Keep nature serene

Keep Nature Serene

Trails: Trails are planned to take you safely through the most interesting and beautiful parts of our parks without damaging sensitive and unique plant and wildlife habitats. Please stay on the trails and remember you are treading on someone’s home.

Wildlife: For your safety and to protect wildlife, do not approach, feed or harass wild animals. No matter how big or small, wild animals are wild and should be left so. Harassing and feeding wildlife can cause them to feel threatened and change their behaviour - which poses a risk to you, other visitors and the animal. If you pack it in - pack it out; litter left in parks attracts wildlife and can result in these animals having to be destroyed.

Natural Resources: Visitors can help protect and maintain the parks by treading lightly. Do not remove or damage cultural and natural resources like kelp, driftwood, rocks, shells, etc. Living or dead, big or small, these all play a role in our parks and must be left undisturbed. It’s an offence to remove, damage or destroy park resources. Consider bringing “camp shoes” with softer soles to minimize disturbance around your campsite.

Outhouses: Supply your own toilet paper. In no instance should garbage ever be placed in the toilet facilities! If you wouldn’t flush it down your toilet at home, it doesn’t belong in an outhouse. Garbage in outhouses can attract wildlife and damage the facilities.

Human Waste: Avoid depositing waste and urinating outside of the outhouses because it can attract wildlife. If you can’t hold it, dig a ‘cathole’ 15 to 20 cm deep on bare ground at least 70 m from water, campsites, and trails. To promote decomposition, choose a site in organic soil. Cover and disguise the cathole when finished. Pack out toilet paper and hygiene products. Due to wildfire risk, please do not burn toilet paper when using catholes.

Food: Treat your campsite and backcountry kitchen like your home: if you aren’t around, your food shouldn’t be either. Litter and food attract wildlife, so ensure you store food and organic waste, pots, fuel, and toiletry items in a bear cache or bear hang, where available. If your campsite does not have a food cache, remember to bring rope to hang your food and bear attractants from a tree or bring a bear resistant canister. Choose a cooking site away from your shelter, ideally on a durable ground surface. Keep your food and scented toiletries in a cache away from your overnight shelter. Never store food or scented products in your tent.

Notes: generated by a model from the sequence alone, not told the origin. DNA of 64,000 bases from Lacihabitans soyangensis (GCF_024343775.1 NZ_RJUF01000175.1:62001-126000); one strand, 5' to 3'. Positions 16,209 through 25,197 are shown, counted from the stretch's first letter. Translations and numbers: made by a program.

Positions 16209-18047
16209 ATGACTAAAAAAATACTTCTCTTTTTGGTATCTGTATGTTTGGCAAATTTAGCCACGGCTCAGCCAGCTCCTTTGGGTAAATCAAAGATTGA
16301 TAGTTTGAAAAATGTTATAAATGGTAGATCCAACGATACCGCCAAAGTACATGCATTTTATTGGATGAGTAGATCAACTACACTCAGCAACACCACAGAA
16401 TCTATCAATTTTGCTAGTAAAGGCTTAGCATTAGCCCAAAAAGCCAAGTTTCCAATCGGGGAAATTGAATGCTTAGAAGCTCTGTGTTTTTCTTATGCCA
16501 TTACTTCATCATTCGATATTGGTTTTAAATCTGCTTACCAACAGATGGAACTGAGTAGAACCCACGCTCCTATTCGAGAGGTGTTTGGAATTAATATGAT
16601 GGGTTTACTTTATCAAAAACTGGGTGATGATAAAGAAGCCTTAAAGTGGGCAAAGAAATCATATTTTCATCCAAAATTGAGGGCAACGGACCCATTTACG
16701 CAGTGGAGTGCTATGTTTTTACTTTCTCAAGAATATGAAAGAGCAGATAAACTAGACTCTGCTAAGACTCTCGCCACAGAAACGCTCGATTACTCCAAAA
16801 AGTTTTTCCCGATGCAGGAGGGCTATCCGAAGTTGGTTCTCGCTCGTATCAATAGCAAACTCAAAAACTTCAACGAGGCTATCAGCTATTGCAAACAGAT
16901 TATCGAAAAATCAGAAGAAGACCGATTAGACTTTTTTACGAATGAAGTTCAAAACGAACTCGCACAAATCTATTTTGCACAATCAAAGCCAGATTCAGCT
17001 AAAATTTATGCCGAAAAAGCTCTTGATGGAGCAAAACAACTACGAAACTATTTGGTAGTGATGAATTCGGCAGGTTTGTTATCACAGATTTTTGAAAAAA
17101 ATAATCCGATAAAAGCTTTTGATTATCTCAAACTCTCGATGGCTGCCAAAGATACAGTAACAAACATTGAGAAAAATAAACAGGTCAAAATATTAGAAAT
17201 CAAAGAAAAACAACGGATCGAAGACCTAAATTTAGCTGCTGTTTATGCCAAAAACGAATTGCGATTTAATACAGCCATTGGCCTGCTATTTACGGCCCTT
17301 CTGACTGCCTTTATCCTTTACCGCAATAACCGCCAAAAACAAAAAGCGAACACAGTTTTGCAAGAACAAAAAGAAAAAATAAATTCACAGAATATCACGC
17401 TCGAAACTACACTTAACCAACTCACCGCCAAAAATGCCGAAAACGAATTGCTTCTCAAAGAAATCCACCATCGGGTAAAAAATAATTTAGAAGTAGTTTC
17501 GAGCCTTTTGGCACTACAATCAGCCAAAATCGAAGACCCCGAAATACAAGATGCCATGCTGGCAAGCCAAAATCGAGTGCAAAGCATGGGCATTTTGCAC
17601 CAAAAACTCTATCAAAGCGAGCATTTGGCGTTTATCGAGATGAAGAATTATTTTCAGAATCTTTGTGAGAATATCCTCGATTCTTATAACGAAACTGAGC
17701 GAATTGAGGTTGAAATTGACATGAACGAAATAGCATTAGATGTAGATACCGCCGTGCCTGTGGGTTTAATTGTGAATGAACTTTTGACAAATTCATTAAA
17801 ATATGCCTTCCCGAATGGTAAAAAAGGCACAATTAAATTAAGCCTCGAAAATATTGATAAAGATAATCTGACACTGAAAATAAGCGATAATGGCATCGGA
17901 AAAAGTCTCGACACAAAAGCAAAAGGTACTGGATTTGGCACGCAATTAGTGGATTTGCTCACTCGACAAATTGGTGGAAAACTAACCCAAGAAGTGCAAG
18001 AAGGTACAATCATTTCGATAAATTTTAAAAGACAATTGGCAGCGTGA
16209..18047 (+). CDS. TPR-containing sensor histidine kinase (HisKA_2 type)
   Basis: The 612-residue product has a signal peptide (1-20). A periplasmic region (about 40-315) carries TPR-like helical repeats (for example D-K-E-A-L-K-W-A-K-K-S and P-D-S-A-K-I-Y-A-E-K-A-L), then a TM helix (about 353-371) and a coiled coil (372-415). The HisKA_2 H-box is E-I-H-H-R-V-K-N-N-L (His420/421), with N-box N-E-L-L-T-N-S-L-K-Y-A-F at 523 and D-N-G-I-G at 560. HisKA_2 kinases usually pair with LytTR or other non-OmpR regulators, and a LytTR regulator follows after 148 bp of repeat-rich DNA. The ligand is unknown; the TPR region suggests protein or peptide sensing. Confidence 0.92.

Garbage: Parks are not self cleaning. If you pack it in, pack it out. This includes organic waste like banana peels and apple cores. Plan ahead by repackaging food to minimize waste and pick up after less thoughtful people who have gone before you.

Grey Water: The parks' lakes and streams are sources of drinking water. Help protect the delicate balance of the water system by washing yourself, your clothes and dishes at least 70 m from lakes or streams. This means carrying water from its source, to the location where washing will occur. Strain out any food particles and pack them out with your garbage, use hot water and elbow grease, not soap or if you must, only a small amount of biodegradable soap, and scatter strained dishwater or dispose of strained waste water in pit toilets. Consider using nylon pantyhose for easy grey water filtration and to easily pack-out food debris.

Drinking Water: Water in the backcountry is typically only available from lakes and streams. All drinking water must be filtered, boiled and/or otherwise treated for your own safety before consumption.


Compliance

Compliance

Park rangers and park operators are responsible for ensuring visitors comply with the various Park Act regulations and BC Parks policies. Failure to comply with these regulations may result in enforcement actions, such as eviction from the park and/or a violation ticket being issued.

By observing and following the regulations, you help park rangers direct their effort and attention to other valuable work such as facility maintenance or conservation projects, so please do your part.